Fashion store isn’t trendy, says Corey

Speaking out: Corey Burnham and her mum Alison Howard
Speaking out: Corey Burnham and her mum Alison Howard
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IT’S a trendy boutique famed for beautiful staff - but one out-of-pocket teen thinks Hollister Co’s recruitment procedure is ugly.

Corey Burnham, aged 16, of Nether Green, Sheffield, was thrilled and flattered to be asked to work at the American-owned clothes shop in Meadowhall where all the staff look like models. And after attending an interview she was delighted to be offered a job - although she had to buy a £79 uniform of Hollister clothes before starting.

But fashion’s young dream turned sour when she wasn’t given any work. A month went by, despite Corey being available at any time, before she finally managed to obtain two shifts, filling in for people who were off. That was all she ever got. Her mum Alison is angry at how her daughter was treated: “Corey was very pleased to be asked for the job as it is well known Hollister only take on staff who look like models. In fact she was approached twice, once in store and once in Sheffield city centre. But she was told there was ‘a lot of competition for shifts’ and in the interview she was told the store had 400 staff.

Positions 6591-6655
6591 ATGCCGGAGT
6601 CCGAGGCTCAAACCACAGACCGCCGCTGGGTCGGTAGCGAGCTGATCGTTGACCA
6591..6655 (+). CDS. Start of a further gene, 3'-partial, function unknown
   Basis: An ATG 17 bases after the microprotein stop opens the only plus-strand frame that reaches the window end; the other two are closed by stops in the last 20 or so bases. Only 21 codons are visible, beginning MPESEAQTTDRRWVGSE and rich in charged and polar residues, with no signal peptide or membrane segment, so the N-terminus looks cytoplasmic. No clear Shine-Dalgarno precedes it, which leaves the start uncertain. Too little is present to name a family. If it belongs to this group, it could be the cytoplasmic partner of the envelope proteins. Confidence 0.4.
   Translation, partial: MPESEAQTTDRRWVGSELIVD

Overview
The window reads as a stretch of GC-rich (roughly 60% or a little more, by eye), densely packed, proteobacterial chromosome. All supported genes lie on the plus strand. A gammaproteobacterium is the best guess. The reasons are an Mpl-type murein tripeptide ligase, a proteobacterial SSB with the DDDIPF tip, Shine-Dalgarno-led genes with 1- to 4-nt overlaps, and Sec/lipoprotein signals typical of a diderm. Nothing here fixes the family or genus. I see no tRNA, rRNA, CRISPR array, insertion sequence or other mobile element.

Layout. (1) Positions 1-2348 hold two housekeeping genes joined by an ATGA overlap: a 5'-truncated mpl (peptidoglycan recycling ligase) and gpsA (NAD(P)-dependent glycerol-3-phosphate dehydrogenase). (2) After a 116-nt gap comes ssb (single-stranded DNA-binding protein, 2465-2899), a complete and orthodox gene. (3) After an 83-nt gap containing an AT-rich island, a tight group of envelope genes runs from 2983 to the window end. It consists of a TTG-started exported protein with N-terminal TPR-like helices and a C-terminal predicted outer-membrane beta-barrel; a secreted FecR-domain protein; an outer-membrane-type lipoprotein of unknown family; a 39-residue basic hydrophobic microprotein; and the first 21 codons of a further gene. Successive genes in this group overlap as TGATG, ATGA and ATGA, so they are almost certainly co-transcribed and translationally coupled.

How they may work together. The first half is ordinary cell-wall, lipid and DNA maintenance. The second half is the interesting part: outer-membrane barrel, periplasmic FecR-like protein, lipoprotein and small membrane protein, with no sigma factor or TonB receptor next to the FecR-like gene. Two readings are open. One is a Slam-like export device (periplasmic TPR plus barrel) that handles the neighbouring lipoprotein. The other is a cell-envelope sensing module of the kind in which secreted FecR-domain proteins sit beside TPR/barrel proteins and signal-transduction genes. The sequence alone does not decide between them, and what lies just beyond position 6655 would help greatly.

“I am disgusted - how many others have signed up with the promise of a job and paid £80 for clothes and never received work? Hollister is aware teenagers are impressed to be offered a ‘prestigious’ job.”

Alison said she sent two letters of complaint, including one to the head of office in America, but did not receive a reply.

Last year Hollister was slammed when a worker was prevented from wearing a red Remembrance Day poppy because it was not part of the corporate uniform.

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A HOLLISTER spokeswoman said they did not have a comment. She added: “The head of our customer service department would be more than happy to help Alison, and we will contact her directly to find a solution.

“In terms of the issue you have described, we are getting to the bottom of what happened with our store operations teams. This is an internal process and we do not have a comment.”

Douglas Johnson of Sheffield Law Centre said it was not unlawful to discriminate on grounds of attractiveness.

Requiring workers to pay for uniform was also permitted if it was in the employment contract.